New Sasol GTC cars set for thrills

The iconic Grand Prix Circuit will present a new challenge to the GTC drivers as they tackle the country’s fastest racetrack on June 16.

Suzuki’s new Swift hatch and sedan in SA

Suzuki kicks off its new model assault with an all new Swift hatchback and standalone sedan called the Dzire.

COLUMN: Your driving? Shocking!

2008-11-26 12:39

Morgan Naidu

Road rage is real, and though it may seem easier to pop a piston and seethe, if we can do something about it, why don't we?

“How is my driving?” taunted the four seemingly-innocuous words on the back of the light commercial ahead of me.

Absolutely crap, I seethed silently, wishing I were piloting an old beat-up bakkie with nudge bars up front to ram the offending idiot back into the lane from whence he came dangerously unannounced.

Of course once I’d calmed my building road rage sufficiently, I had to confess that like the king of pop once declared, I was a lover and not a fighter.

Aside from the fact that I don’t like getting into altercations or having my blissful state interrupted whilst driving, I realised my biggest crime at that moment on the road was failing to take up the invitation on the back of the offending vehicle.

Ever noticed that sign on the back of a truck, bus, taxi or some kind of company delivery vehicle?

It’s an invitation to observe and assess the driving habits of the man or woman behind the wheel. Should the occasion require it then, the invite is to be followed up with a telephone call to the vehicle or company owner or fleet manager.

And, I rejected the invitation point blank, too consumed by my rage and pessimism to actually follow through and report the incident.

Raging gracefully?

It’s the kind of apathy that many motorists display on their daily trudge through traffic, succumbing rather to bouts of rage, plenty hooting, brake testing, flashing lights and a really well-manouvered middle finger for that coup de grace.

Aside from the instant gratification of exhaling expletives or throwing out a gesture or two, what is the real benefit of that instantaneous road rage?

The offending vehicle moves on and we switch routes, veering off onto another highway or simply getting caught up in the mix of other traffic issues before we even think about responding to that invite on the back of the car.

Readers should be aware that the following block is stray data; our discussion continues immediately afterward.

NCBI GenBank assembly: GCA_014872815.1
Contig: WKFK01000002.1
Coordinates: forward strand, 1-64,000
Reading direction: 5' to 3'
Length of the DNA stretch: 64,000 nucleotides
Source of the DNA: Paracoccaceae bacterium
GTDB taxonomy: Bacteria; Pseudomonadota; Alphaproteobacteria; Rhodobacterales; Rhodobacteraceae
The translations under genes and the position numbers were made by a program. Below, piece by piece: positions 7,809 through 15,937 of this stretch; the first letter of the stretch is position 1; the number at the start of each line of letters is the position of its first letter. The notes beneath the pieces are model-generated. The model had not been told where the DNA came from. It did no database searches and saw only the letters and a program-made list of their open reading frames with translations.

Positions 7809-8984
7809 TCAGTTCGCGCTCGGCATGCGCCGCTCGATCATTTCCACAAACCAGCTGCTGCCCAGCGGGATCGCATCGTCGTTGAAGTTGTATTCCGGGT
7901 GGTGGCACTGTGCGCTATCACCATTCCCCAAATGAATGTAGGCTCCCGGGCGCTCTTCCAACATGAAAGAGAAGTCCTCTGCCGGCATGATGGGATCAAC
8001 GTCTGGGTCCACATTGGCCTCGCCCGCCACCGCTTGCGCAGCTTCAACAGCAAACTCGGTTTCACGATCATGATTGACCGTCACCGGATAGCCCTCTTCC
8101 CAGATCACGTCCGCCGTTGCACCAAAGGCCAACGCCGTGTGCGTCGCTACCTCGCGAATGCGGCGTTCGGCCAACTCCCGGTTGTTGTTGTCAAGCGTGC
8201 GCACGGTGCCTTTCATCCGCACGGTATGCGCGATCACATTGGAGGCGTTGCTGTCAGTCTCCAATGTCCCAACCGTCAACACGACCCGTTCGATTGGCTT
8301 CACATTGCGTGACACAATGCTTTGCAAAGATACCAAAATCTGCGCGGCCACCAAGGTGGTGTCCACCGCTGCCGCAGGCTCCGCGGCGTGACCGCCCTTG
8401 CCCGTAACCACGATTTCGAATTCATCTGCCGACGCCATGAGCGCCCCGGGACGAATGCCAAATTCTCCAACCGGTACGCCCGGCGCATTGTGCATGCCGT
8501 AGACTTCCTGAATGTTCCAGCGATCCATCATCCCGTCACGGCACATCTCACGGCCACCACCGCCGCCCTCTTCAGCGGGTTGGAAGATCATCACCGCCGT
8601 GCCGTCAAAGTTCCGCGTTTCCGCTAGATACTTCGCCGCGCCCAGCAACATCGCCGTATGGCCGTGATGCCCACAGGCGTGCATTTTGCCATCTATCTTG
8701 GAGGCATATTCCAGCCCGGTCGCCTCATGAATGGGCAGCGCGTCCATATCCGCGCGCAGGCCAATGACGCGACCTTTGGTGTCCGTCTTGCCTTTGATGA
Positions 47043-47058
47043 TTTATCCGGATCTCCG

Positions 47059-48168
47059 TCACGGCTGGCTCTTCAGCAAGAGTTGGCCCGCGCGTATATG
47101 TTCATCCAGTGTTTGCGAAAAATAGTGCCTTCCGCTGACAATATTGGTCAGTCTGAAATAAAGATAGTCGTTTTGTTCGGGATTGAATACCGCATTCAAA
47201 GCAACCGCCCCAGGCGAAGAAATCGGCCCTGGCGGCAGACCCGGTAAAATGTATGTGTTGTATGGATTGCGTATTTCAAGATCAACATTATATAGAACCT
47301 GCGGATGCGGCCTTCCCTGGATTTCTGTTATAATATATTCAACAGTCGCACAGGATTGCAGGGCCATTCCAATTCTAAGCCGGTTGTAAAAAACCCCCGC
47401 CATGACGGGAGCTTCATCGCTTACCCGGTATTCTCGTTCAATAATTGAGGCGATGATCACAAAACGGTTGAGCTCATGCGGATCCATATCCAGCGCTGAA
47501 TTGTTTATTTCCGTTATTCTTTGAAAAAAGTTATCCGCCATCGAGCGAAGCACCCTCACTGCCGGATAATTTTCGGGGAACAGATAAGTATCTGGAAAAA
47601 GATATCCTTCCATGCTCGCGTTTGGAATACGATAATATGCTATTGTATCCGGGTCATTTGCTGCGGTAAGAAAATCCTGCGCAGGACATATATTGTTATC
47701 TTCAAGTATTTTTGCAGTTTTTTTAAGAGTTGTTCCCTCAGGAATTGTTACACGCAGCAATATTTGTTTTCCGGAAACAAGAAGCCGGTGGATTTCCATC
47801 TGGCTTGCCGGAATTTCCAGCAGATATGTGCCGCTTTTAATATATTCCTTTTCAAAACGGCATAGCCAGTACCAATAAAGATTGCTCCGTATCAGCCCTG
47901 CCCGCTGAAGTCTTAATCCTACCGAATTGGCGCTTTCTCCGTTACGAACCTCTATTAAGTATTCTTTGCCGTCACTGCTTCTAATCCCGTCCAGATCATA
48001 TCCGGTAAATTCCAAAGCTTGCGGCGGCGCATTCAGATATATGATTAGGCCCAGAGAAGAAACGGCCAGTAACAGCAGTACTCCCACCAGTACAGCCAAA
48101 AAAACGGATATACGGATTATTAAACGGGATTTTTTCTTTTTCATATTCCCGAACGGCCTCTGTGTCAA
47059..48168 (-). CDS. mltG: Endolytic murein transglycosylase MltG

So, the truth of the matter is that, despite the highway histrionics, we would have accomplished very little with our off-the-cuff road rage responses.

Short of stopping cars, getting out and into a full-on brawl with fists, baseball bats or worse, many of us are simply ignoring the most obvious: start complaining.

And, I’m not just talking bitching and moaning – I mean real complaints with teeth.

Traffic authorities around the country have quick-access hotlines while countrywide a national traffic call centre was set up to give pedestrians and drivers an opportunity to report incidents of bad driving, irresponsible road behaviour, corruption involving traffic cops and even unroadworthy vehicles.

Being a responsible citizen

In addition to the bad driving hotline, the concept of registered traffic observers was also launched, with anonymous observers in all provinces attempting to do their bit by reporting offending motorists and road users.

Since the launch of the bad driving hotline and registered traffic observers system, tens of thousands of complaints have been lodged, with authorities issuing warnings as well as using the reported information to compile databases of serial wrongdoers.

So, while there are many of us out there, apathetic and even cynical about the effectiveness of such reporting, there are motorists and road users who take seriously the call to be responsible citizen.

Across the web, citizen motorists responding to websites such as baddriving.co.za are recording dates, times, car makes and details of offences in a bid to “name and shame” those behind the wheel.

And still, there are those who do like I did – reject the invitation, stew in my own anger and outrage before finding some other outlet on which to take out our frustration.

Oh, but why bother? The cops will never do anything. Traffic cops are just interested in collecting revenue from fines or speed trapping and will never call to order the real offenders on the road….

These and plenty other excuses are used to explain away the apathy and our own laziness as drivers who simply cannot be bothered to note dates, times, number plates, street names and place of the offence.

Change starts with us

Come on people – it's really not that painful or difficult.

And yes, the authorities may not always bare their teeth when it comes to policing such things as irresponsible driving, but the change of mindset has to start with us as road users first and not just the authority figures who manage the roads.

I don’t mind owning up to the fact that on more than one occasion I have in fact been that arsehole driver, uncaring, selfish and arrogant, cutting in or making a dangerous move.

But, I have generally found that one act of goodness or gracious, courteous behaviour on the road will lead to another one.

All of us who use our roads must take a collective responsibility in improving our conditions and safety.

Let's start this by joining those who name and shame the baddies and not be afraid to put our own number plates on the line as well.

Why should only the trucks and commercial vehicles have bumper stickers that ask "How am I driving?”?

Lets put that sticker and the bad driving hotline number of 0861 400 800 on our own cars as well and see whether this alters our habits and driving style. Let's start writing a new code of conduct for motorists and road users alike.

More than that, let's take not just responsibility but action as well.

Write up the complaints, log the calls and let's start enforcing the culture of good driving.



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